Los Angeles County water officials responded to a water leak and pump malfunction in Val Verde Friday night resulting in more than 80,000 gallons of water loss.
“We were unfortunate to lose that amount of water, especially during a time of drought,” said Kerjon Lee, Los Angeles CountyPublic Works public affairs manager. “Every drop counts but no water pressure was lost and no service was lost to the 5,200 residents that are served by Waterworks in that area.”
Los Angeles County Fire Department officials contacted Los Angeles County Waterworks officials around 8:30 p.m.
The leak occurred at the Hasley Canyon Pump Station, just a couple miles north of the city of Santa Clarita.
“Our crews went to the scene and noticed there was a malfunction in the pump,” Lee said, adding that there are two pumps at the station. “An approximately 3-foot-long drive shaft had punctured the top of the housing of the pump. That resulted in a water leak of not only water from the pump station but also sprayed water on some of our controls and communications equipment.”
Crews were able to stop the leak after a few hours but the communications system shorted out and continued to feed water into the Cuyama tanks about four miles away, he said. There are two tanks in the Cuyama area, one that hold about a million gallons of water while the second holds about 500,000 gallons. The second, smaller tank overflowed.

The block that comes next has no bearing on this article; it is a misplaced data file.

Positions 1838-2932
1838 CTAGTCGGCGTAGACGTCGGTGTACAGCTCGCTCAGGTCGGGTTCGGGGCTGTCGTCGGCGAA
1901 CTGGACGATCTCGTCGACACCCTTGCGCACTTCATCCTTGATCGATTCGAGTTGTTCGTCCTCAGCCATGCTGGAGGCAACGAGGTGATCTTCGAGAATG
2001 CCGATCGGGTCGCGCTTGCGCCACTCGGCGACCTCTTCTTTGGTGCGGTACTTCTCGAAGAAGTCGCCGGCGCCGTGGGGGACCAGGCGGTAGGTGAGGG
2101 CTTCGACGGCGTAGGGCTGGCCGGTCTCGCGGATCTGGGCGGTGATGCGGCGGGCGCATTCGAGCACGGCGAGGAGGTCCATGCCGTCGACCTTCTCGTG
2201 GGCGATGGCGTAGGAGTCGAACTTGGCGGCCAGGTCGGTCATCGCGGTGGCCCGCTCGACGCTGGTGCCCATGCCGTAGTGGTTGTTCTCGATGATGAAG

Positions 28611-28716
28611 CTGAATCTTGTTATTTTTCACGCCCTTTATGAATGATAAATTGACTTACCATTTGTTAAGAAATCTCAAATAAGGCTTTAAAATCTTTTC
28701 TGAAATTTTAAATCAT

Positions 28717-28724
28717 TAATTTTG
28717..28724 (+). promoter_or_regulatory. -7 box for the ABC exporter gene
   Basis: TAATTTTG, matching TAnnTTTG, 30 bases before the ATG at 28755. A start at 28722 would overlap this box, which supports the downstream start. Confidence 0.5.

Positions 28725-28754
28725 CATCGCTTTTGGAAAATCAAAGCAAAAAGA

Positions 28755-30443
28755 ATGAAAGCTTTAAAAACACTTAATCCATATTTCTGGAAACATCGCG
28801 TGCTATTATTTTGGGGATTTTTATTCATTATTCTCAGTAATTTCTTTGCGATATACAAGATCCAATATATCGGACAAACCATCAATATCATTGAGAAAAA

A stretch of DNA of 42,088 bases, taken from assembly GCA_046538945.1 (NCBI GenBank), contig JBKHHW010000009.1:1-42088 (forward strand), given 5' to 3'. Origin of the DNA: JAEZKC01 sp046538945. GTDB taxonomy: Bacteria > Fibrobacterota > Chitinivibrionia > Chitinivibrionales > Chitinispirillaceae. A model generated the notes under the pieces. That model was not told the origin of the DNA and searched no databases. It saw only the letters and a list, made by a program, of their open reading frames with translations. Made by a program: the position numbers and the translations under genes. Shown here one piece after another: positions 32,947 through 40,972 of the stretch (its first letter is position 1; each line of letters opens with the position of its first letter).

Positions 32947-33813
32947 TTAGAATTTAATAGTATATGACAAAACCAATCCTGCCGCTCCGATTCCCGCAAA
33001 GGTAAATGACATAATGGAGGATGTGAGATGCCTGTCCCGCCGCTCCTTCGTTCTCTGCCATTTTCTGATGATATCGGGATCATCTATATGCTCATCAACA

“That Saturday morning, we were notified by passing motorists that there was a water leak coming from the tanks,” Lee said. “Between the two incidents that were triggered by the drive shaft dislodgement, we lost about 82,000 gallons of water. We estimate 72,000 gallons at the pump station and another 10,000 gallons at the tanks.”
The amount of water lost is about how much three people would use in a year, according to the United States Geological Survey.
Crews were able to turn off the overflow pipe system manually, he said, adding that crews remain on scene to ensure the waterflow doesn’t continue without monitoring.
The communication system, which is operated by AT&T, is expected to be replaced and a new protective housing will be installed to prevent the communication system from shorting out if there is a future leak, Lee said. The cause of the malfunction has not been determined but county crews are continuing to investigate the incident.